McCain: Public Health Insurance Plan Closer Than Ever
While making the rounds of the Sunday morning talk shows, Republican Senator (and 2008 Presidential candidate) John McCain stated that he believes that some form of a public health insurance plan will be included in the healthcare reform bill. McCain is a staunch opponent of government involvement in health care, but is certain that the Democrats have enough votes to pass some form of a public option in both chambers of Congress. While it’s looked for awhile as if the House of Representatives’ bill would include that government health insurance plan, prospects for such a provision in the Senate appeared doubtful. However, other legislators shared McCain’s confidence that it would gain the 60 votes required to pass; as well as his doubts that Republicans would filibuster the health reform bill.
Still, the plan that ends up in the final bill may not be the comprehensive Canadian or European-style public program that has been receiving all the attention. It’s very likely that the public option included might be subject to a trigger. Such a trigger option would only take effect if the private market fails to perform to certain specifications, as a sort of safety net. These conditions include the failure to insure a certain percentage of states’ populations over a certain time period, or not achieving enough success in reducing costs. That type of coverage from the federal government isn’t as far reaching as what Senate Majority Leader Harry Reid and House Speaker Nancy Pelosi desire, but is a health insurance plan that has a better change of passing both houses. McCain speculates that the triggered public option is what will probably be included in the bill, as Democrats were burned from their last attempt to pass sweeping health reform during the Clinton administration.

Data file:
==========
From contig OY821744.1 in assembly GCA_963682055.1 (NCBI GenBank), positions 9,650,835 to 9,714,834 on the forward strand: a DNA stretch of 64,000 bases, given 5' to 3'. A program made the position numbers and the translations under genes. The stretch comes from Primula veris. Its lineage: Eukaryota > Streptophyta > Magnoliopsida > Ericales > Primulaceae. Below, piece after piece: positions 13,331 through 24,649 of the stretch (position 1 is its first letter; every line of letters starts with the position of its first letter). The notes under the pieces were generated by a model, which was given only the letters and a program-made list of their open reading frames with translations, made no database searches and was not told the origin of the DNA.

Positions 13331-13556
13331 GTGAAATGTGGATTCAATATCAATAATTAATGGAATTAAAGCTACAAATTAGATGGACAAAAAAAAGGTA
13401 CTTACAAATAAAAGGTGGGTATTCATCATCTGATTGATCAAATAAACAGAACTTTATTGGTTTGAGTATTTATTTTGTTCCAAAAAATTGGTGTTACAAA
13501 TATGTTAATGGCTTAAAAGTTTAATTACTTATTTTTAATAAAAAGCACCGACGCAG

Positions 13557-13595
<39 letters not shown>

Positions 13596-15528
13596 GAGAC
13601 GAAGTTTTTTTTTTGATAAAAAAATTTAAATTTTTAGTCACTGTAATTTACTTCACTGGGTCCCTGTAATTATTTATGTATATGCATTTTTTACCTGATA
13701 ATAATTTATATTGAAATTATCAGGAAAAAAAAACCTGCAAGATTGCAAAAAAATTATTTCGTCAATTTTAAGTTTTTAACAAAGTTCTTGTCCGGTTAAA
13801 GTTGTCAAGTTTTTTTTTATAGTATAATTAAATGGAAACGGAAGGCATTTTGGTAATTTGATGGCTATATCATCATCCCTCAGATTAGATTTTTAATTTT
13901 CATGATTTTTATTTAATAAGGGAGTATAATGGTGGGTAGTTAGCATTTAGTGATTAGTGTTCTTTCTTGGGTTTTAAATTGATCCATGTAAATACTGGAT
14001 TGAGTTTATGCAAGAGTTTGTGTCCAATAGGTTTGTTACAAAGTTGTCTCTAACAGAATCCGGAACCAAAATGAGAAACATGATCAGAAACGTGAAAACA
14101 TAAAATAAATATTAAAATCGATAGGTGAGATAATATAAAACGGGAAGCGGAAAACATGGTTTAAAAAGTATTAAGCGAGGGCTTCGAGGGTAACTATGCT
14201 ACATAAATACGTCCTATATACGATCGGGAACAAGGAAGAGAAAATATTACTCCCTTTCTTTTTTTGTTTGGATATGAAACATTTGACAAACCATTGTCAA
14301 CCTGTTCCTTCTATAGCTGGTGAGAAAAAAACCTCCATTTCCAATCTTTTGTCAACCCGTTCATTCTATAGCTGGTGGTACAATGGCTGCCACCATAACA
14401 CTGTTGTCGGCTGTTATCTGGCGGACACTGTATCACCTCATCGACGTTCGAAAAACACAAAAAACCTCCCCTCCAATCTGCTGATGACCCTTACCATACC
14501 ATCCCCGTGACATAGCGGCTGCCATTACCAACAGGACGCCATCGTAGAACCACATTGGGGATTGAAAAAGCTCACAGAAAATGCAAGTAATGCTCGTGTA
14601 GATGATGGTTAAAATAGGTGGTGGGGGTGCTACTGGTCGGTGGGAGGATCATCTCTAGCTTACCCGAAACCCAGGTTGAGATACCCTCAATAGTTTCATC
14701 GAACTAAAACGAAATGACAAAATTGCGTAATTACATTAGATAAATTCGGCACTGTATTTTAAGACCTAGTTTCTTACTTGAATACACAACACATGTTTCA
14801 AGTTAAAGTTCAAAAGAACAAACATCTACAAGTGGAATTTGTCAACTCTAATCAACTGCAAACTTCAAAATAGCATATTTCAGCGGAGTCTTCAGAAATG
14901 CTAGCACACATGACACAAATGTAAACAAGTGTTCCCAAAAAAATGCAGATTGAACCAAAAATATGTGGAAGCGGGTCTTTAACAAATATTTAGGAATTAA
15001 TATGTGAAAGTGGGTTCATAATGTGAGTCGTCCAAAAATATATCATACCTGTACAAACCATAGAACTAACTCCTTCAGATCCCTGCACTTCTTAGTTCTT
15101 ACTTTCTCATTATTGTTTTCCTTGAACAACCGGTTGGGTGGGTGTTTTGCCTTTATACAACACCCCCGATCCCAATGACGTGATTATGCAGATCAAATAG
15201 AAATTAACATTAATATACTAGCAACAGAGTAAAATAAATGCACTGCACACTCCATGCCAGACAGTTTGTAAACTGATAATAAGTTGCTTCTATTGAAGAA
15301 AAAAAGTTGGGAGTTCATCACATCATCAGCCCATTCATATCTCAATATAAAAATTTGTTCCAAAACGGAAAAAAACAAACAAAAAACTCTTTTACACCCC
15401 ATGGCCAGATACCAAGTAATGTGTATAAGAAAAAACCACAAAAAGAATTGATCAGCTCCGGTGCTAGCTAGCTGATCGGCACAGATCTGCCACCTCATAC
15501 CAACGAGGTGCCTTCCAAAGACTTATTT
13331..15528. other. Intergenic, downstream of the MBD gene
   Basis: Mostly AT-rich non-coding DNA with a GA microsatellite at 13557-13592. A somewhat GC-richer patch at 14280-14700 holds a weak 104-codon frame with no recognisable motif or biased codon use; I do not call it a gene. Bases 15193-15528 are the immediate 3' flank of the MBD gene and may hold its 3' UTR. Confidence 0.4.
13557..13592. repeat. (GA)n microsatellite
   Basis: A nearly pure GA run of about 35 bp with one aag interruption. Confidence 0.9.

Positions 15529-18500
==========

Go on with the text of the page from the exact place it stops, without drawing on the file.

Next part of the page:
(Image: marcn under CC 2.0)